This even-handedness is noteworthy. Against the backdrop of conventional sitcoms, it makes The Simpsons damn near reactionary; if 50 percent of the jokes are aimed leftward, that’s 49.5 percent more than we usually get. At the end of an episode originally aired in the spring of 1992, Sideshow Bob is hauled off to prison for attempted murder. He declares, “I’ll be back. You can’t keep the Democrats out of the White House forever. And when they get in, I’m back on the street! With all of my criminal buddies!” The mayor of Springfield, Diamond Joe Quimby, is a corrupt, womanizing lush who met his wife when she worked at “La Maison Derrière,” the local brothel. When the Rush Limbaugh character accuses Quimby of being an “illiterate, tax-cheating, wife-swapping, pot-smoking Spend-o-crat,” Quimby replies, “Hey, I’m no longer illiterate.” Did I forget to mention that Quimby has a distinct Kennedy accent?
When Grandpa Simpson starts receiving royalty checks for work he didn’t do, Bart and Lisa ask, “Didn’t you wonder why you were getting checks for doing nothing?” Grandpa responds, “I figured, ’cuz the Democrats were in power again.” The episode dealing with gun rights—“The Cartridge Family”—makes The Simpsons the only sitcom in memory to treat gun control with any fairness:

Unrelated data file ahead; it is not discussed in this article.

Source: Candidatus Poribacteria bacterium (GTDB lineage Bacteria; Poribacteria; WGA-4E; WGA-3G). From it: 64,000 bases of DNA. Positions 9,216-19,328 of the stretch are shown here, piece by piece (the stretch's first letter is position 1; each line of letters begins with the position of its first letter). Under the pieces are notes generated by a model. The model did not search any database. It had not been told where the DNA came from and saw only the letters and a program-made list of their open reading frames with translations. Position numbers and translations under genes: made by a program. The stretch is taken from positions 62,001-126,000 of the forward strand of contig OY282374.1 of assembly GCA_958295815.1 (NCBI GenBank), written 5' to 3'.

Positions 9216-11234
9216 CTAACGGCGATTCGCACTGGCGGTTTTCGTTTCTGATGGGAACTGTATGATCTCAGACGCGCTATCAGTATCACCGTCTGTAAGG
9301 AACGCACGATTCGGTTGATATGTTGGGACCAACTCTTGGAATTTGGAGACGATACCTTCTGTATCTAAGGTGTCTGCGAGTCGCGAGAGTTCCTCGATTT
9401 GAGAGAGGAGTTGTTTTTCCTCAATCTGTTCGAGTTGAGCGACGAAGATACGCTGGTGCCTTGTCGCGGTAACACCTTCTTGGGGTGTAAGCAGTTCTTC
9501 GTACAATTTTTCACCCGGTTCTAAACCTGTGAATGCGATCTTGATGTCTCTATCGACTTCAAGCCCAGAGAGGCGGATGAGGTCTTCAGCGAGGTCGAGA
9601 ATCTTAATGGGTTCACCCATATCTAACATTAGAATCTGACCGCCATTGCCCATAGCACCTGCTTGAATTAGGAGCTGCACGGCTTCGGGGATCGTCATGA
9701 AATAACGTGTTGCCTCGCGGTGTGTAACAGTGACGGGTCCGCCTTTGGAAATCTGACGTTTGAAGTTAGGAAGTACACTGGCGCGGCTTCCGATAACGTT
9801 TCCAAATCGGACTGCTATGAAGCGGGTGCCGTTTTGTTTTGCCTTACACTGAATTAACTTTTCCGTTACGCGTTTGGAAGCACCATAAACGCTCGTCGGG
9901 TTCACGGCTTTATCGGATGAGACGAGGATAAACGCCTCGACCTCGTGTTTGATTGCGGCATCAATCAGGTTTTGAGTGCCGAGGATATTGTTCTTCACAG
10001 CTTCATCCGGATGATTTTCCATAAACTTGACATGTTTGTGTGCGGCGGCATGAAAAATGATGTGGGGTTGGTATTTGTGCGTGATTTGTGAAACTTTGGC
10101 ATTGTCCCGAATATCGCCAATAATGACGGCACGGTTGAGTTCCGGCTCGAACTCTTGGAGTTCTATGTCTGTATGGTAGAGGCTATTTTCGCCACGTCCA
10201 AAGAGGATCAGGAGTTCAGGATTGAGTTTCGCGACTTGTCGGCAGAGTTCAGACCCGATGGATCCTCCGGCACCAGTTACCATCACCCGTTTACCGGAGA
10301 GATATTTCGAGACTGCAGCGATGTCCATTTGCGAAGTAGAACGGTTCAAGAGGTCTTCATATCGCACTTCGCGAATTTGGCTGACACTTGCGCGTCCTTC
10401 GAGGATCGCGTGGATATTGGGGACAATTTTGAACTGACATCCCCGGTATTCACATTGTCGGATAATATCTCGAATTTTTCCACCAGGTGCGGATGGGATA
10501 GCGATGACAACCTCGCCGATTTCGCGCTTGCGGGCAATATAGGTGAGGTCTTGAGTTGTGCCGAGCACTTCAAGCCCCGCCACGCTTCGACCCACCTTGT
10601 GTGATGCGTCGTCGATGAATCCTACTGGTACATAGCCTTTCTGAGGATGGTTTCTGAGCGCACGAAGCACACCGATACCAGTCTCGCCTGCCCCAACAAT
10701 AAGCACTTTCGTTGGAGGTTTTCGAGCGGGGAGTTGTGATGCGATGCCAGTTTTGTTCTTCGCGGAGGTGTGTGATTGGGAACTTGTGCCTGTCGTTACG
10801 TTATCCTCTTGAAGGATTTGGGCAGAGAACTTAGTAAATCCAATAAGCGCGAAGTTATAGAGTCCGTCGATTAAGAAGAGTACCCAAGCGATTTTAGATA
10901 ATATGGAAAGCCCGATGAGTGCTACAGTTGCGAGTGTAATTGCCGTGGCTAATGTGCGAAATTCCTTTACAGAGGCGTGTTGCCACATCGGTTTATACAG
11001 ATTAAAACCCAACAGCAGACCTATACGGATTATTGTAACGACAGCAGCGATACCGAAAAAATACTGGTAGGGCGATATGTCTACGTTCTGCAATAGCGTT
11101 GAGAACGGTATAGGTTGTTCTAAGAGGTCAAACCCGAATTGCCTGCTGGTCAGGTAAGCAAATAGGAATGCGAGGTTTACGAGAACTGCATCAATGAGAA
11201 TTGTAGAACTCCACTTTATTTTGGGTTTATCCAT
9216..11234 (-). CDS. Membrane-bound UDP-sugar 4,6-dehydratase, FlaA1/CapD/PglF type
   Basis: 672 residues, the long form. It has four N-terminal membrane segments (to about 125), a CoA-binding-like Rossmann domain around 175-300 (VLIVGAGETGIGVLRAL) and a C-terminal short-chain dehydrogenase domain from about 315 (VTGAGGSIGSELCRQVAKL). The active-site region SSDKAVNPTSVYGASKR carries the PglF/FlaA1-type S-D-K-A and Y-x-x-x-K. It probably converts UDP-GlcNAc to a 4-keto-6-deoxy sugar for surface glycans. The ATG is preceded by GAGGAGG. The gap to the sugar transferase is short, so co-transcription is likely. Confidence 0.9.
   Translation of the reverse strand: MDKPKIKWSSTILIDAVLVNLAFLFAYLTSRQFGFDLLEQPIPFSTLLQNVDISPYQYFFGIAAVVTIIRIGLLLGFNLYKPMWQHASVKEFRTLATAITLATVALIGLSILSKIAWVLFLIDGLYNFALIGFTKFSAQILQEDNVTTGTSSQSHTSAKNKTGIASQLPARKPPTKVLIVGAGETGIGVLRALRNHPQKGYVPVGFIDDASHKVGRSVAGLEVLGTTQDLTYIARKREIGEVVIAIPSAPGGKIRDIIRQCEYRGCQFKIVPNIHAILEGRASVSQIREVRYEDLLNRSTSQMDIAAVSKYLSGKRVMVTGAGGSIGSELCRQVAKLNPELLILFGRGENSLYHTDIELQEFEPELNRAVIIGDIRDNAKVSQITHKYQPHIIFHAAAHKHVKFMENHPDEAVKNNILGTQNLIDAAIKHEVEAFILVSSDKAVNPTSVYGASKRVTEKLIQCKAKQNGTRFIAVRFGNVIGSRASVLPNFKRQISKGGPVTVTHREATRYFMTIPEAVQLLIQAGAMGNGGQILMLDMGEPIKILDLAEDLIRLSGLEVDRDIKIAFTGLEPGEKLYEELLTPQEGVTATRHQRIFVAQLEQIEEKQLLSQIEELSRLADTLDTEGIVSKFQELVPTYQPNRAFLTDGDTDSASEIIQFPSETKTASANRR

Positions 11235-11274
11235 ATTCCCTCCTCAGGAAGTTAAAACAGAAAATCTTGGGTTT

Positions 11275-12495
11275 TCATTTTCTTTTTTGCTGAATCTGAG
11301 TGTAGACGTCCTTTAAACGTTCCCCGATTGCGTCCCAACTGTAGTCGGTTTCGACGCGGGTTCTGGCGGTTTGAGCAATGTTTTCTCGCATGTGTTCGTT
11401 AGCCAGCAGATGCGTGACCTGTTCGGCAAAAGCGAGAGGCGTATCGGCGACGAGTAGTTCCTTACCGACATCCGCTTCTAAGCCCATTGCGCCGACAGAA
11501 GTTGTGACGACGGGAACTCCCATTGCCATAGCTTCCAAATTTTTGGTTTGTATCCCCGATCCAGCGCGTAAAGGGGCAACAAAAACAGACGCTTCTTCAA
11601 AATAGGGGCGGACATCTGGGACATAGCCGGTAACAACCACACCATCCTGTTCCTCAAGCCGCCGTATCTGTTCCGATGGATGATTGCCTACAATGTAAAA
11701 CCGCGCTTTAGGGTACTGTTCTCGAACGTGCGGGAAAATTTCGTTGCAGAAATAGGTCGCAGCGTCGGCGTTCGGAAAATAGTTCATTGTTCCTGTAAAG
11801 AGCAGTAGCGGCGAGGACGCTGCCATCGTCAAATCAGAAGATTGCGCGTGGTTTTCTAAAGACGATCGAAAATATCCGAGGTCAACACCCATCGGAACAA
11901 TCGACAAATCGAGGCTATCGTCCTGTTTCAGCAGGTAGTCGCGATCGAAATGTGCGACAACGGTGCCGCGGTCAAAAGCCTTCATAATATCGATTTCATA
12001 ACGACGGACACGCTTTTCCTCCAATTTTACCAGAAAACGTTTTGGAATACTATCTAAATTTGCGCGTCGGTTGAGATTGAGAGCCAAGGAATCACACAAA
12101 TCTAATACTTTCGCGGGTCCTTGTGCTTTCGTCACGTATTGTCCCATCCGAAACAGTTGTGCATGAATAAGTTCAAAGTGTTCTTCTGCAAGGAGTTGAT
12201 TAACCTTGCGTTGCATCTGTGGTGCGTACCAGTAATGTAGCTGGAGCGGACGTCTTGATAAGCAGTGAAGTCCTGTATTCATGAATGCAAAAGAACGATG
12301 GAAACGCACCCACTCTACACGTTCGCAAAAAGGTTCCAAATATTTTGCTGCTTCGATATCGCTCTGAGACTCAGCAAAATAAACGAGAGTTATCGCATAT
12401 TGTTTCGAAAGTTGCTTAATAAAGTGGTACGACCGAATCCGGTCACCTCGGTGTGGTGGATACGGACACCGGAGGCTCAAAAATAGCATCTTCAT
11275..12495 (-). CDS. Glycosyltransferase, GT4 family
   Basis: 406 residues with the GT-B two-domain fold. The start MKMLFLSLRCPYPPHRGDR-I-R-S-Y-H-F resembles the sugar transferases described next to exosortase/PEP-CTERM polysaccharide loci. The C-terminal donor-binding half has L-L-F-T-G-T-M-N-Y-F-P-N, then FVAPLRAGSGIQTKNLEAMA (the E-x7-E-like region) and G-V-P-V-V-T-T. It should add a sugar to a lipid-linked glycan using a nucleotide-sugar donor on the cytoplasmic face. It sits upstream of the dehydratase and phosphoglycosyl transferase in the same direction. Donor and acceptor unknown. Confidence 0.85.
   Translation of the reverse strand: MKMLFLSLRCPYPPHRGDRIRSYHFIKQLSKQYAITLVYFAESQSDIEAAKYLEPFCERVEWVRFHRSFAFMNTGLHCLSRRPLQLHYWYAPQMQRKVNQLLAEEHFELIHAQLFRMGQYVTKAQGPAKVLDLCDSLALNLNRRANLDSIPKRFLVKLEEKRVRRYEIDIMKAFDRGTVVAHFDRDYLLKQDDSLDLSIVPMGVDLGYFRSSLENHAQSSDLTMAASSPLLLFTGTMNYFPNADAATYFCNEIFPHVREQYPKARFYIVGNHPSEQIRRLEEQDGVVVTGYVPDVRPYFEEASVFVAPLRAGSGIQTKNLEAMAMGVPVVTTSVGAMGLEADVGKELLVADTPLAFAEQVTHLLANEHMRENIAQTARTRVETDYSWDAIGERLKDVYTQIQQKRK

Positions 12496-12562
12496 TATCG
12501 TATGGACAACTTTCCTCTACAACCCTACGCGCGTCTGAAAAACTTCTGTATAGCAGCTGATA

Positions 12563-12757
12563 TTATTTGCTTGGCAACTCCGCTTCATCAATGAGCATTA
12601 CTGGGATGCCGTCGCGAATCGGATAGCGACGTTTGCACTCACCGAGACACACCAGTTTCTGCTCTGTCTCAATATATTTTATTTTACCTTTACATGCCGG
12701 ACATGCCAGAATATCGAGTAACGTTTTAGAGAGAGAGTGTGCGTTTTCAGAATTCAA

But the satire of The Simpsons is not primarily aimed at political figures. It is aimed at all of society’s false pieties and therefore works at many more levels than other TV shows. Serious issues like environmentalism, immigration, gay rights, and Christian fundamentalism get the full treatment. But so do comic-book and science-fiction nerds, Jerry Lewis, the French, you name it. Many jabs are highbrow and well hidden, making them all the more rewarding. For example, in one episode the Simpsons put baby Maggie in the “Ayn Rand School for Tots,” where we briefly see a banner that reads “A is for ‘A.’”
What should dismay liberals about this is that so many of today’s pieties are constructs of the Left. Conservatives are accustomed to being mocked constantly in the popular culture. But the experience must come as something of a shock for hothouse liberals. For example, Homer Simpson’s mother is a ’60s radical still on the lam. How did she dodge the feds? “I had help from my friends in the underground. Jerry Rubin gave me a job marketing his line of health shakes. I proofread Bobby Seale’s cookbook. And I ran credit checks at Tom Hayden’s Porsche dealership.” Some important pretensions are being punctured here—but not the usual ones.